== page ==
• Re: (Score:2, Insightful)

        by Anonymous Coward

        The key to hosting your own email is having control over your own domain name. It is then trivial to redirect DNS mail records to any provider at any time.

        Having user@youhoo.com puts you at Yahoo's mercy. user@mypersonaldomin.com allows you to choose and switch providers at any time with very little if any disruption.

      • Re:the kiss of death (Score:5, Interesting)

        by turbidostato ( 878842 ) on Tuesday October 11, 2016 @12:29AM (#53052903)

        "You host your own as in you have a physical machine in your house"

        I host it at home.

        "Most ISPs here block tcp25"

        That means a minority doesn't.

        Vote with your wallet.

        • Vote with your wallet.

          I do. I have free email that requires no effort from me.

          • Vote with your wallet.

            I do. I have free email that requires no effort from me.

            Probably doesn't require much effort from anybody else, either.

            • Probably doesn't require much effort from anybody else, either.

              Probably, but why should I care. It works and has been working for the last 20 years. How does your home brew server compare for uptime over the same period?

              • So if you don't care, why the defensiveness and the attempt to distract with a completely unrelated issue? Have a nice day.

                • So if you don't care, why the defensiveness and the attempt to distract with a completely unrelated issue? Have a nice day.

                  It's completely related. The GP implied that cloud services have issues therefore he does his own. Completely ignoring the fact that doing your own presents issues also.
                  And so if you collect all the issues from both models, most of the time a cloud solution is less effort and less issues.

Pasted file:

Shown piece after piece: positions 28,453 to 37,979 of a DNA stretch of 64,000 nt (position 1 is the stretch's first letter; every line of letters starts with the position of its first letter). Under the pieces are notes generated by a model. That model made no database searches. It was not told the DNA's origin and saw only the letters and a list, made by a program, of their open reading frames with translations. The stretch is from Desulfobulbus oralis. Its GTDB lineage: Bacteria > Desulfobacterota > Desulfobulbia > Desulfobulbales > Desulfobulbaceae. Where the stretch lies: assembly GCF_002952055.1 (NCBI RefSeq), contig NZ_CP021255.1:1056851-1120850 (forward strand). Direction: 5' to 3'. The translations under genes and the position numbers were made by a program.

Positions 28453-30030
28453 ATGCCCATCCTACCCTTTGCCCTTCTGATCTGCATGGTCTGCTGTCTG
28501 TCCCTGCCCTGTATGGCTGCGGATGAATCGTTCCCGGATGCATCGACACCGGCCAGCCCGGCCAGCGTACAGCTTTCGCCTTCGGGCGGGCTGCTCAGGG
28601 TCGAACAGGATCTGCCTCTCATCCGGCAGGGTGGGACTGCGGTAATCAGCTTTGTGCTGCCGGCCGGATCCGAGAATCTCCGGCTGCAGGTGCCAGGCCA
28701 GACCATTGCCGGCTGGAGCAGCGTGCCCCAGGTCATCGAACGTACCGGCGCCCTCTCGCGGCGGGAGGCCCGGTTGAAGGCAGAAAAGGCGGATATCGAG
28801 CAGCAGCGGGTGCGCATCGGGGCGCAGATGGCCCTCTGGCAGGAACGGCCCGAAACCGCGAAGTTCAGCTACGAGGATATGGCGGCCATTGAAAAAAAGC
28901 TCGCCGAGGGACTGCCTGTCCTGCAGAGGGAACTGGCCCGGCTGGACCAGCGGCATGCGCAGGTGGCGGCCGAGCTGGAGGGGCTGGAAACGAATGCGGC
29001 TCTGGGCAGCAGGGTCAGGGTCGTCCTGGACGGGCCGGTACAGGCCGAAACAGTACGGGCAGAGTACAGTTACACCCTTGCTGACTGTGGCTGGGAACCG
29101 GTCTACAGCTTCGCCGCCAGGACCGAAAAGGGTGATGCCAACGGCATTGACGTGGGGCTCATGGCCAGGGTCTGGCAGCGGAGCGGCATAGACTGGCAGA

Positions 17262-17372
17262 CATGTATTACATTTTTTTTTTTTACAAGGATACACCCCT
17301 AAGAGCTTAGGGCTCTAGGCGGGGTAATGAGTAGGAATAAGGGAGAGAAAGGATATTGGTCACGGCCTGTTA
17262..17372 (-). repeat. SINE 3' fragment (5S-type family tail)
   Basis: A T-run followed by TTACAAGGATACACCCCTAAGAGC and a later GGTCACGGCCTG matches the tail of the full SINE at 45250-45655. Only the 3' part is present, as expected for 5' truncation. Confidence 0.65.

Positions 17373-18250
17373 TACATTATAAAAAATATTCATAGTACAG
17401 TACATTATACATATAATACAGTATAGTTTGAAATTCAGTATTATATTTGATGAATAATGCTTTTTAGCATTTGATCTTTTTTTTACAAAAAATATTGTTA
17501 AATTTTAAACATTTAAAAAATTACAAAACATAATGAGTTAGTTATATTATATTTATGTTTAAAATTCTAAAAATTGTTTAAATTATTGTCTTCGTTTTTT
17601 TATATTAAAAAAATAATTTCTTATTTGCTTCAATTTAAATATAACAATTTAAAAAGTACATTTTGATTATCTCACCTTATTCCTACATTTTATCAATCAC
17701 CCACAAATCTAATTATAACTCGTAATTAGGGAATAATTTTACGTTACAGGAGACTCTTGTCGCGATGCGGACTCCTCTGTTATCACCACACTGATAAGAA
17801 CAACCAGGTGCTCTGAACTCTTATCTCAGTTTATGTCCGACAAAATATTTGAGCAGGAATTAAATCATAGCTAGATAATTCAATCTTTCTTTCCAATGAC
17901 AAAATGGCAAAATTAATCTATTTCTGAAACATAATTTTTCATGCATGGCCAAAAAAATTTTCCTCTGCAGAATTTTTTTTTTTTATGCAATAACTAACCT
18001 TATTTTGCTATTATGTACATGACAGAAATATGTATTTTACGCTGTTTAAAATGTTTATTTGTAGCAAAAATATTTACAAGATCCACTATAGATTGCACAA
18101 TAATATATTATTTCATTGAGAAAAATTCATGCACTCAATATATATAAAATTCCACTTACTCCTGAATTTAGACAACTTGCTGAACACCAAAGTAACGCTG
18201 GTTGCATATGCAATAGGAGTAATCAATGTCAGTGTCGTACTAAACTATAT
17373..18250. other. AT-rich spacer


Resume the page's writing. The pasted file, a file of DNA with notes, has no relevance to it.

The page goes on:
• by jrumney ( 197329 )
        Most ISPs I've encountered block outgoing port 25, not incoming. So you need to use a smarthost for your outgoing mail, either your ISP on port 25, or any number of authenticated public servers on port 465 or 587.
    • by corychristison ( 951993 ) on Monday October 10, 2016 @09:51PM (#53052263)

      This is really the only way forward.

      It's kind of funny how it's coming full circle.
      Way back in the day it was common to host your own email service. Then the ISPs started to push their own services included "for free" with internet service.
      Then the common "free" providers cropped up (hotmail, yahoo, then eventually gmail) as a way to not get locked in to your ISP provided email. Now people are having a hard time getting away from the free services that they once loved because people are now realizing you cannot trust anyone and are going back to hosting their own email.

      This has largely been made possible with the commoditization of "virtual private servers" and easy/free tutorials and solutions to setting up and maintaining those services.

      Personally, I've been paying for email service from a fairly reputable provider, but I am now transitioning into running my own servers to manage it. Partly cost reasons (I maintain email services for clients, over 30 domains) and partly the provider I was using was bought out by another company I don't really trust.

      • Re: (Score:3, Interesting)

        by oddware ( 1607691 )
        What was old is new again.

        I have setup a private server for email, file/calendar syncing for friends that have cracked their phones and not put play store back on.
        Works a treat, easy to maintain. and i have duplicated most of the services Google would offer using open source software, never has the barrier been lower to running your own private server.
        • What are you using for Contact Sync?

          I've been using OwnCloud personally for both Contacts (no need for Calendars) and File Sync across my devices. Works well. OwnCloud server /could/ be more efficient, but it works for my needs and recent versions support proper file encryption.

      • by AmiMoJo ( 196126 )

        Most people don't even realize that it's possible to own your own domain or run an email server. Seems like a gap in the market maybe, offer a service that lets you register a domain and forward email through it to your ISP or Gmail account or whatever. Forward web access to your LinkedIn page. The main issue I suppose would be the lack of available domain names that people actually want (all common names are taken).